The Precarious Balance: When “Woke” Businesses Overlook Profitability

Woke culture

The idea of running a responsible business that is aware of the social, ethical, and environmental implications of its products and services is undoubtedly laudable. Think tank Doteveryone makes a compelling argument that “consequence scanning” can help startups understand the full societal impact of their products. Yet, what is glaringly missing from this narrative is the most basic tenet of running a business—profitability.

The proliferation of startups that focus on ticking social justice and environmental responsibility boxes while ignoring their bottom lines is reaching a point of critical mass. The premise is simple: if a business doesn’t make money, it can’t sustain itself. Without profitability, there’s no funding for research and development, no job creation, and, ironically, no platform for making a social impact.

The Lure of Social Capital

Let’s not underestimate the power of social capital. In today’s age of virtue signaling and social justice, the brand equity of being a “woke” company is compelling. Younger generations of consumers are indeed more likely to support companies that stand for something more than just profit.

However, the trap here is that while the concept of social responsibility appeals to investors, employees, and the general public, it doesn’t automatically translate to revenue. Being ethical, responsible, and environmentally friendly often comes at a cost—one that startups with no tangible revenue stream cannot afford.

“Wokeness” Without Financial Sense

The fall of many startups is that they’ve been so engrossed in the “light bulb moment” of realising how a responsible approach adds value that they forget to evaluate if that value translates into financial sustainability. When you’re busy earning ‘wokeness’ points but neglecting to create a monetisable product or service, you are setting yourself up for failure. And this is not mere speculation; we have seen the collapse of various businesses that prided themselves on being socially responsible yet lacked a viable revenue model.

Setting a Realistic Precedent

Doteveryone emphasises that early consequence scanning can set a precedent for future decision-making. Yet, it’s crucial that this precedent is not just about being socially responsible but also about being financially sensible. If a startup bypasses this essential check and balances stage in the lure of being “woke,” it does not just set a flawed precedent—it builds a fragile business model that is hard to reverse.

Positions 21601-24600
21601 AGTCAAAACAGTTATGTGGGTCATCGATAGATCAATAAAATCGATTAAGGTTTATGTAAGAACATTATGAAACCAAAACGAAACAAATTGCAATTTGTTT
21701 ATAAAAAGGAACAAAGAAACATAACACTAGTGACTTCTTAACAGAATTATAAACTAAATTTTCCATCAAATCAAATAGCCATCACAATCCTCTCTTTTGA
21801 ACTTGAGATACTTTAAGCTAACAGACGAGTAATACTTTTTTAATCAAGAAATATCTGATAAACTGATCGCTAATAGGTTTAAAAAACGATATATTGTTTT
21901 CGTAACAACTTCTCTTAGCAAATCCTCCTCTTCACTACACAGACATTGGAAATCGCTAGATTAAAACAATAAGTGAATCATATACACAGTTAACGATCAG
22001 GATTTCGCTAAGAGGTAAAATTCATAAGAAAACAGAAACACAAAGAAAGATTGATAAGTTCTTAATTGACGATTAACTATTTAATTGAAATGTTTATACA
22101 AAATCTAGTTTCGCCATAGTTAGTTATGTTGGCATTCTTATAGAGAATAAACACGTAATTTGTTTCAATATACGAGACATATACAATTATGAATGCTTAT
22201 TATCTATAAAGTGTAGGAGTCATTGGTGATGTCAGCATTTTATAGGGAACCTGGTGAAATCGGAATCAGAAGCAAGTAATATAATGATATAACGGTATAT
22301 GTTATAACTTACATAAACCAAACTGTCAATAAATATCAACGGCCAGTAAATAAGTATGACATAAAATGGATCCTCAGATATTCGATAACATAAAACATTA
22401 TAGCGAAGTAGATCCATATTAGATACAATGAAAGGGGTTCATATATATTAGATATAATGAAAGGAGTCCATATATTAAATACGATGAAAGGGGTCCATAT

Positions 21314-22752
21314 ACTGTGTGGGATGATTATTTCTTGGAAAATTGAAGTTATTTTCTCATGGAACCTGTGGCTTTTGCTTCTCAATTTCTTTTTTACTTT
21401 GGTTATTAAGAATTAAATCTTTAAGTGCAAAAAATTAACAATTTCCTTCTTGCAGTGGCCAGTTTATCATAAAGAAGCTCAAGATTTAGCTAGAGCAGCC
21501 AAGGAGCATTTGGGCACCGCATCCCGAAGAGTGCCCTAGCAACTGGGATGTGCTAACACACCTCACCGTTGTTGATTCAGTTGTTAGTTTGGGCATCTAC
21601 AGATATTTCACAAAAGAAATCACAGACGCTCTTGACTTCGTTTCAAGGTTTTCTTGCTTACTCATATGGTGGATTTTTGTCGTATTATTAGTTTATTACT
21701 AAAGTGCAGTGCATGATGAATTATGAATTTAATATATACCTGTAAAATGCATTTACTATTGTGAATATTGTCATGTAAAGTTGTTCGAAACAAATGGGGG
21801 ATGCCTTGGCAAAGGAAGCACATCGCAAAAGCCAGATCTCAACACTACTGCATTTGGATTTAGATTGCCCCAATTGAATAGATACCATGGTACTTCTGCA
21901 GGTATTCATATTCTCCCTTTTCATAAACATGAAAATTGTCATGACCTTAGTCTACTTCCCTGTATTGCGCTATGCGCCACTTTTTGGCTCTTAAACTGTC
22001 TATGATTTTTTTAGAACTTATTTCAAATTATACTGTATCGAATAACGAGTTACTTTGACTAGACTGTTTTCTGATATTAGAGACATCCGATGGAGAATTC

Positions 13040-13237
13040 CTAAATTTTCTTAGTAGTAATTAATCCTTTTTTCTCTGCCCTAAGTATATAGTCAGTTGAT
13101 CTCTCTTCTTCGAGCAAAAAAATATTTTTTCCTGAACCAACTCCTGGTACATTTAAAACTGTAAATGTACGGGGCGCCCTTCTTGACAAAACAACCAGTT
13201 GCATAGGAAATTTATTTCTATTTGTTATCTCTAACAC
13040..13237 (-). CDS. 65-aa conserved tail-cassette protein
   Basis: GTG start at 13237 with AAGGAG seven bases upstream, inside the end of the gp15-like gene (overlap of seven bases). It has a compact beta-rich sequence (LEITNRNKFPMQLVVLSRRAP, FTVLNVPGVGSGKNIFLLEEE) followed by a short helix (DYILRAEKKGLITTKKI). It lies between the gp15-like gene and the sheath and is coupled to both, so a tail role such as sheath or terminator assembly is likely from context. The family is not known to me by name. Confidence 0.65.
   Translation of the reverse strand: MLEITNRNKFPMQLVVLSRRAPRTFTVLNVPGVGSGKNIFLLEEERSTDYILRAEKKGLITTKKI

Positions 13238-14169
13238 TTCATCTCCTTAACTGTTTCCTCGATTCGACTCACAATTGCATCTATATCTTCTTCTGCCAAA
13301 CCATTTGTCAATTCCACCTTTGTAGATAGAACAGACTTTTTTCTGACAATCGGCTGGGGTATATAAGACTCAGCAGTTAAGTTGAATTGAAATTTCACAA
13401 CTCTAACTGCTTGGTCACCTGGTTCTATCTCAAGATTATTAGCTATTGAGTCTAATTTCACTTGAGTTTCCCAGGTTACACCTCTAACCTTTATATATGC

The Ideal Path Forward

Responsibility and profitability are not mutually exclusive.

Businesses can indeed build ethical and responsible practices into their operations without sidelining profitability. Initiatives like “consequence scanning” are important, but they should be part of a broader strategy that also includes financial planning, customer acquisition, and scaling methods.

In the grand scheme of things, it’s not enough to be just socially responsible; a business must also be economically viable. Profitability should not be seen as an evil necessity but as an enabler that can amplify the reach and impact of responsible practices.

The Harsh Reality: Time to Wake Up and Smell the Coffee

As the world grapples with the economic aftermath of the COVID-19 pandemic, the era of seemingly limitless “Covid cash” and indulgent investments in startups with lofty ideals but no clear path to profitability has come to a screeching halt. For startups, the days of relying on the attractiveness of being “woke” to secure funding are dwindling fast. Investors are becoming increasingly risk-averse, consumers are scrutinising their spending, and the funding well is running dry. In simple terms, there’s no more free lunch; you’re going to have to work for it.

If your business model is more focused on social impact than financial solvency, consider this a wake-up call. The question is no longer just whether your company is good for the world but whether it is actually good as a company. The bitter truth is that no amount of social responsibility can rescue a business that doesn’t make money. And in the cutthroat post-pandemic economic landscape, the margin for error has shrunk substantially.

It’s high time to break out of the ideological bubble and come face-to-face with economic realities. The noble aim of transforming the world can only be accomplished if you first succeed in the business basics— chief among them, turning a profit.

So wake up, smell the coffee, and get your financial house in order, because the stakes have never been higher.


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